From The Mountain
Mark J. Tidwell
It’s happened once again. On Feb. 2, that weather prognosticating critter known as Punxsutawney Phil emerged from his den to see if winter would continue its bitterness or if there’d be an early spring. The portly groundhog was surrounded by the members of the Groundhog Club’s Inner Circle, all clad in top hats and tuxedos, as well as nearly 15,000 noisy spectators when he forecast an early spring for 2011.
Thank you Phil, we needed a break from the winter blahs.
This was the 125th occurrence of the festivities at Gobblers Knob, Penn. Of course, there have been several Phil the groundhogs in that span of time. Ninety-eight times there has been a prediction of six more weeks of winter. Only 16 times has an early spring been forecasted by a lack of groundhog shadow. The other 11 forecasts have been lost in time somewhere.
Some like to laud Phil’s uncanny accuracy. He does have his detractors though. I saw one TV meteorologist curl his nose up in disdain. He proclaimed only a 39- percent accuracy rate for the waddling little feller’. In Phil’s defense, I wonder just what percentage of accuracy many professional weather forecasters can brag about.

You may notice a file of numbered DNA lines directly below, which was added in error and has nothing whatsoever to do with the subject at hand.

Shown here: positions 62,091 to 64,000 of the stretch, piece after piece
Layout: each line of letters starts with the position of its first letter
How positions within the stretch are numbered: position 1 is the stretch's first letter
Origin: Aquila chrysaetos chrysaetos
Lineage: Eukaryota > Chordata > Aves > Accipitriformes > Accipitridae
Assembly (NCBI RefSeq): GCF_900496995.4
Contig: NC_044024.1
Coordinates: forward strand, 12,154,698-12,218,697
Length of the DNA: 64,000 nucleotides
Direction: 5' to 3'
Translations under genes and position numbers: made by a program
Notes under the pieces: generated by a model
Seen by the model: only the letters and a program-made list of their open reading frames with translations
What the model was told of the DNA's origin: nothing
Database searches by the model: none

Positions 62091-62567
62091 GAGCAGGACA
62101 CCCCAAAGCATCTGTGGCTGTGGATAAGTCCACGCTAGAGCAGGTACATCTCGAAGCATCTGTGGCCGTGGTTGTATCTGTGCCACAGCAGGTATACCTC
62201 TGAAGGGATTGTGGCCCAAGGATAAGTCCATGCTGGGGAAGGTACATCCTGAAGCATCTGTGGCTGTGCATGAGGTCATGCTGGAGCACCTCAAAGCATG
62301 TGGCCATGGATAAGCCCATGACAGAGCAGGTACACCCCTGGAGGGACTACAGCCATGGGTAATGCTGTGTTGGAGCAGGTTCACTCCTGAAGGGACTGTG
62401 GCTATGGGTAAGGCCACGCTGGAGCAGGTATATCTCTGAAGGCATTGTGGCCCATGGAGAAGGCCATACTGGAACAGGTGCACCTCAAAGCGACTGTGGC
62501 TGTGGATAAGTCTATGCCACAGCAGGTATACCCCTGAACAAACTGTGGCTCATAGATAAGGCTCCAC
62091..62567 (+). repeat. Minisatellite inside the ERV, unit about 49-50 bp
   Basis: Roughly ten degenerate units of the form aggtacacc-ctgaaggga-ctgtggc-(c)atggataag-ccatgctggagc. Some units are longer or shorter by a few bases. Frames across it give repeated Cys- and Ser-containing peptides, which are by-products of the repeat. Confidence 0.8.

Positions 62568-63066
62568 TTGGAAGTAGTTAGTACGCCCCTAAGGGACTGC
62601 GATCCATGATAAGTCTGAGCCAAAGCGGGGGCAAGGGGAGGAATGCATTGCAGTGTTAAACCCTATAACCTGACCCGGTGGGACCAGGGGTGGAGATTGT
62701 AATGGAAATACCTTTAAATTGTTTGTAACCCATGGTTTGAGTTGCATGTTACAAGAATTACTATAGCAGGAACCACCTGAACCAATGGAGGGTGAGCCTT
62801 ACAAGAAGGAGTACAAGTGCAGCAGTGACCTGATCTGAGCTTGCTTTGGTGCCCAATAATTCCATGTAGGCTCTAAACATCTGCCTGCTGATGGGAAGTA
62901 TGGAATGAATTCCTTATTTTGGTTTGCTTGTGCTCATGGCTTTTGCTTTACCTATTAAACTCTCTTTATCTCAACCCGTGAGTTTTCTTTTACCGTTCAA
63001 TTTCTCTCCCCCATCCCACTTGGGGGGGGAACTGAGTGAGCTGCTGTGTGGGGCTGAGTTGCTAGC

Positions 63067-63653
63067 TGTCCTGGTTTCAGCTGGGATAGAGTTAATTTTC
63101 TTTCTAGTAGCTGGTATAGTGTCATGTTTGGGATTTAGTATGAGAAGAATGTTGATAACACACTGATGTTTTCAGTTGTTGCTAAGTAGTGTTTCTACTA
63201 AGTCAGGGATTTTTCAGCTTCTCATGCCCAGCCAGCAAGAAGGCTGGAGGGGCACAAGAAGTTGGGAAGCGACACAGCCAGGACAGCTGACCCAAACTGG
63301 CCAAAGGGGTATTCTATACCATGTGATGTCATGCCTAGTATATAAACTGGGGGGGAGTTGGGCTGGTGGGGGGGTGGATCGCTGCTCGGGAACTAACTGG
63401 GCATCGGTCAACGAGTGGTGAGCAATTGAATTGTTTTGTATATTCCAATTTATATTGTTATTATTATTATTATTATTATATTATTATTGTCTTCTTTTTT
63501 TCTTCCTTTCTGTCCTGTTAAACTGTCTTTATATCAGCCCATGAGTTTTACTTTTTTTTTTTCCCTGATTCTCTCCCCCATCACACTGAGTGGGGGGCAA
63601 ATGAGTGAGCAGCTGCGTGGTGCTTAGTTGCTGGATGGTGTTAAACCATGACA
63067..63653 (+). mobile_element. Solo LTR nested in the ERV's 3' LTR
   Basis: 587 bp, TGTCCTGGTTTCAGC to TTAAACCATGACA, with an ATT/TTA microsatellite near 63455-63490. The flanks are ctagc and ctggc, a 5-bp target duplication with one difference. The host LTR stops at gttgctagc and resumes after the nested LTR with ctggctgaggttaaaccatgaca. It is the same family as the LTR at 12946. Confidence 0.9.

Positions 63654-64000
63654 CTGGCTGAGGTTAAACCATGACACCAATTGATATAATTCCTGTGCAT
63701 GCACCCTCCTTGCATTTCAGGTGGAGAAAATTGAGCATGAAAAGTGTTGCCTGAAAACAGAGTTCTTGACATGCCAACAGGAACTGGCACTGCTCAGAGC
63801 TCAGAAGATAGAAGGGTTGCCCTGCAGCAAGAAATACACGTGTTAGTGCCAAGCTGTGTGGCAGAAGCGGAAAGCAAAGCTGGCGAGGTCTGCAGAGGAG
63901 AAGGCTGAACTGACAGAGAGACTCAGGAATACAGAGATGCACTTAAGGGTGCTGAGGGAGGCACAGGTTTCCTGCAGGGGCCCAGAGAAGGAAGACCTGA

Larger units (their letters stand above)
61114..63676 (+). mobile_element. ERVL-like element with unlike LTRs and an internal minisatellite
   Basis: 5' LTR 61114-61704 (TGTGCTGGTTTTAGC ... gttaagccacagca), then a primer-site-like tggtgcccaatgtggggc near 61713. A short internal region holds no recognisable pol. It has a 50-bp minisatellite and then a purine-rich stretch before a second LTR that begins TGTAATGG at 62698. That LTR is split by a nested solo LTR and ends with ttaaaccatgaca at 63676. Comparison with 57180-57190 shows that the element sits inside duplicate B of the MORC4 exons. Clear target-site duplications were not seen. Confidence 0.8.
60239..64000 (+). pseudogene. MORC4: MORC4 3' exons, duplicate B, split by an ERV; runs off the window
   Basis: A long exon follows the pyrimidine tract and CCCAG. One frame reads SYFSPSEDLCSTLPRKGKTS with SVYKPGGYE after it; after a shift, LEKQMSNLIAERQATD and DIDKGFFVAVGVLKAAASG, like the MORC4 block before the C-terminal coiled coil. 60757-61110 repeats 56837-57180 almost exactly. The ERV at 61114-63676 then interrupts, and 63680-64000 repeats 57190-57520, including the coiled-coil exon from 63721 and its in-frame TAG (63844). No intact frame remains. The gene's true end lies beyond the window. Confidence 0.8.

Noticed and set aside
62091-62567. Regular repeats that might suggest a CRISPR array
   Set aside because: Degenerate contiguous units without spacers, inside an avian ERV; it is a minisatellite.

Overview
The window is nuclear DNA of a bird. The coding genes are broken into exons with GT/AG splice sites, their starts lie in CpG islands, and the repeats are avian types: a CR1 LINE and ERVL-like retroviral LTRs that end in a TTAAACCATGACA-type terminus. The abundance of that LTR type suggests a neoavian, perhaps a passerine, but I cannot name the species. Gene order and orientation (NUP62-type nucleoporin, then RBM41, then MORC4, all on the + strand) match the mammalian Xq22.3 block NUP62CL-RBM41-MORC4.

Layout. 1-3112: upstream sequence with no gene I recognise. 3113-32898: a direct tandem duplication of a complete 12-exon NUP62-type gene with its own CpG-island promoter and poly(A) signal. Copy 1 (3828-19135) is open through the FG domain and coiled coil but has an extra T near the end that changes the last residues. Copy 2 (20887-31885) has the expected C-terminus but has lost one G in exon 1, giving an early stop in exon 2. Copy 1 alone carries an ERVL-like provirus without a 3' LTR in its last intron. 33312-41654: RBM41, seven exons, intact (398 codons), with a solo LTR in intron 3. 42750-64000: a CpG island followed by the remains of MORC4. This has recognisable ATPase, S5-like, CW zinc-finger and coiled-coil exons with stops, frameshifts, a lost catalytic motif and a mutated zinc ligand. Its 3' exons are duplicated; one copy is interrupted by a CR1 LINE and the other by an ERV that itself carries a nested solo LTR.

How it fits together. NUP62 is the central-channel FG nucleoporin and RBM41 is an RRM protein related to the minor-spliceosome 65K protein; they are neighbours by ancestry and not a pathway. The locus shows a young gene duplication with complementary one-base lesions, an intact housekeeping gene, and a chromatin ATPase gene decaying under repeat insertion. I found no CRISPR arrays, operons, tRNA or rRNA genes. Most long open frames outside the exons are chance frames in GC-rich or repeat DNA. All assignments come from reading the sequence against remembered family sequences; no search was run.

I suppose Phil does inspire some jealousy among his contemporaries. I mean after all, Phil is pampered, well fed, overly rested, and never took a course in atmospheric studies in his life. He just wakes up, peeks outside, and hey, the whole wide world pauses momentarily for his prediction. After the big day, it’s another year of sleeping, eating, mating, and living the life of luxury on Gobblers Knob.
Meanwhile, the meteorologists are studying and training, using all kinds of technology from Doppler radar to satellite imagery, getting up early, going to bed late, and paying Uncle Sam taxes on all they earn. Their hitting the mark on weather forecasts may best old Phil by a wide margin, but you’ll have to admit, that groundhog has one sweet deal in life.
These last two winters have well reminded us that we can still have wintry conditions around these parts. For a decade or so we were spoiled with mild weather trends in which we saw little or no snow and only moderately cold temperatures. I for one am hopeful that Phil and his lack of a shadow this Ground “Hawg” Day truly does mean an early arrival of spring this year. Way to go Phil. May you be more spoiled and pampered than ever and sire many more Phils to come.